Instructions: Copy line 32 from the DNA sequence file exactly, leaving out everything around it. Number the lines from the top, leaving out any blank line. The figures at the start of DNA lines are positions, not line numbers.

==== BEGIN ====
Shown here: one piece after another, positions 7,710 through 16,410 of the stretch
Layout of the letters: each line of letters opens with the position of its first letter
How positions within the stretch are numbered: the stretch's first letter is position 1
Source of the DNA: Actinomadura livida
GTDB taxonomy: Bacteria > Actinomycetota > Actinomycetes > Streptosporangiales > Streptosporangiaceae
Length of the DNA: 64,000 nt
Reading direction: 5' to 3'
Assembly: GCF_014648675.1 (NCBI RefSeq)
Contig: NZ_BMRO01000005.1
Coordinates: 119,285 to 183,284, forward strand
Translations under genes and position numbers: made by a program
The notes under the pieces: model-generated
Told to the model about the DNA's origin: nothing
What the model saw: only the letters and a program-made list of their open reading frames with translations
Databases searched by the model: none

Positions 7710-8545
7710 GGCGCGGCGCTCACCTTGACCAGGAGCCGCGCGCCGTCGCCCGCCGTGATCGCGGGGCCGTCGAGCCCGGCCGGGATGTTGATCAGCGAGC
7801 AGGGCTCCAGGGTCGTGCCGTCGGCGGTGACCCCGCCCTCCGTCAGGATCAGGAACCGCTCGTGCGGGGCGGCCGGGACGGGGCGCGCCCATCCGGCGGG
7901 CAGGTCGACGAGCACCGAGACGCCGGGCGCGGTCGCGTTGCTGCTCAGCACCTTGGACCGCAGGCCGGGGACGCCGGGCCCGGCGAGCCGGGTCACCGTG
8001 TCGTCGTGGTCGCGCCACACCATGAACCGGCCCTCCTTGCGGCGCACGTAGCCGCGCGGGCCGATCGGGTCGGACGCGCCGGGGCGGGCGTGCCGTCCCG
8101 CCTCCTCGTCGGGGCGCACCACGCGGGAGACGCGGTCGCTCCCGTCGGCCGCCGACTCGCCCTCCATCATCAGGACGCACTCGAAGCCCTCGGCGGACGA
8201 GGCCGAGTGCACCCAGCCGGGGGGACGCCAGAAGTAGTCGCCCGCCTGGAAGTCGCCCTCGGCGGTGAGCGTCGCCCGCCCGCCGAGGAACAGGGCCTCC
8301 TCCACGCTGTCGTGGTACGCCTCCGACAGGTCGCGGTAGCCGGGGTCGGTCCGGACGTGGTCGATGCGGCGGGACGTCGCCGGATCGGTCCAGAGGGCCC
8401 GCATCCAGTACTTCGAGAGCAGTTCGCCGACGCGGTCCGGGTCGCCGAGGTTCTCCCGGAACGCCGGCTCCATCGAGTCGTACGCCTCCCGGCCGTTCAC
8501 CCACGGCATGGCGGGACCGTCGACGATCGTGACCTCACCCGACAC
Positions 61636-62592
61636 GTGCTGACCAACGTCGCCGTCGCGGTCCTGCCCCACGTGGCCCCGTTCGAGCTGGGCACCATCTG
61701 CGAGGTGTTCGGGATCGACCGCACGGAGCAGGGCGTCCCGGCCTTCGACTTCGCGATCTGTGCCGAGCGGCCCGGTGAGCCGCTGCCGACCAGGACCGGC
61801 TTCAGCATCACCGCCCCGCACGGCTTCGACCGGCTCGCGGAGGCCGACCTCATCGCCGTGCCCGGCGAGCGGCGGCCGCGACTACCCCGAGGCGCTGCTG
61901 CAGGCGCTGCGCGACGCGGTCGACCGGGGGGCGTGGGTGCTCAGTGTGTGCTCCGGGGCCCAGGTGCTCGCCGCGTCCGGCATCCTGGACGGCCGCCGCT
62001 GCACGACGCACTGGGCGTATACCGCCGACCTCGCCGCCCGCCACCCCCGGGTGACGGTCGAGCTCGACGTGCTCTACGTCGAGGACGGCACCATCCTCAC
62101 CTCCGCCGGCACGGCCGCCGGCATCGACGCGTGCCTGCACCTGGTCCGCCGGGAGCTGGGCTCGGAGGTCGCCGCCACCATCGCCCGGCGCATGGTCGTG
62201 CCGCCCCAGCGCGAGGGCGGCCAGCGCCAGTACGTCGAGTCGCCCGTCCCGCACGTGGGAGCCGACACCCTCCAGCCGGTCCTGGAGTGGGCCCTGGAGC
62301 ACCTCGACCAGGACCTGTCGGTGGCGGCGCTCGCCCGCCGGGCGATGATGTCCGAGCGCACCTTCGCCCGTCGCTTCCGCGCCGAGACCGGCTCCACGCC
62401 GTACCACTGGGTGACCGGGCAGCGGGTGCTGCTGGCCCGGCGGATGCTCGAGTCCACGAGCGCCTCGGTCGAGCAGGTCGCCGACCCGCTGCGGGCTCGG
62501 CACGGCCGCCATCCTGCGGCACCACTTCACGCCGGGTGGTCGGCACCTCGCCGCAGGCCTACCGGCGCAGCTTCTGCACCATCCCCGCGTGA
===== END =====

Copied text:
62101 CTCCGCCGGCACGGCCGCCGGCATCGACGCGTGCCTGCACCTGGTCCGCCGGGAGCTGGGCTCGGAGGTCGCCGCCACCATCGCCCGGCGCATGGTCGTG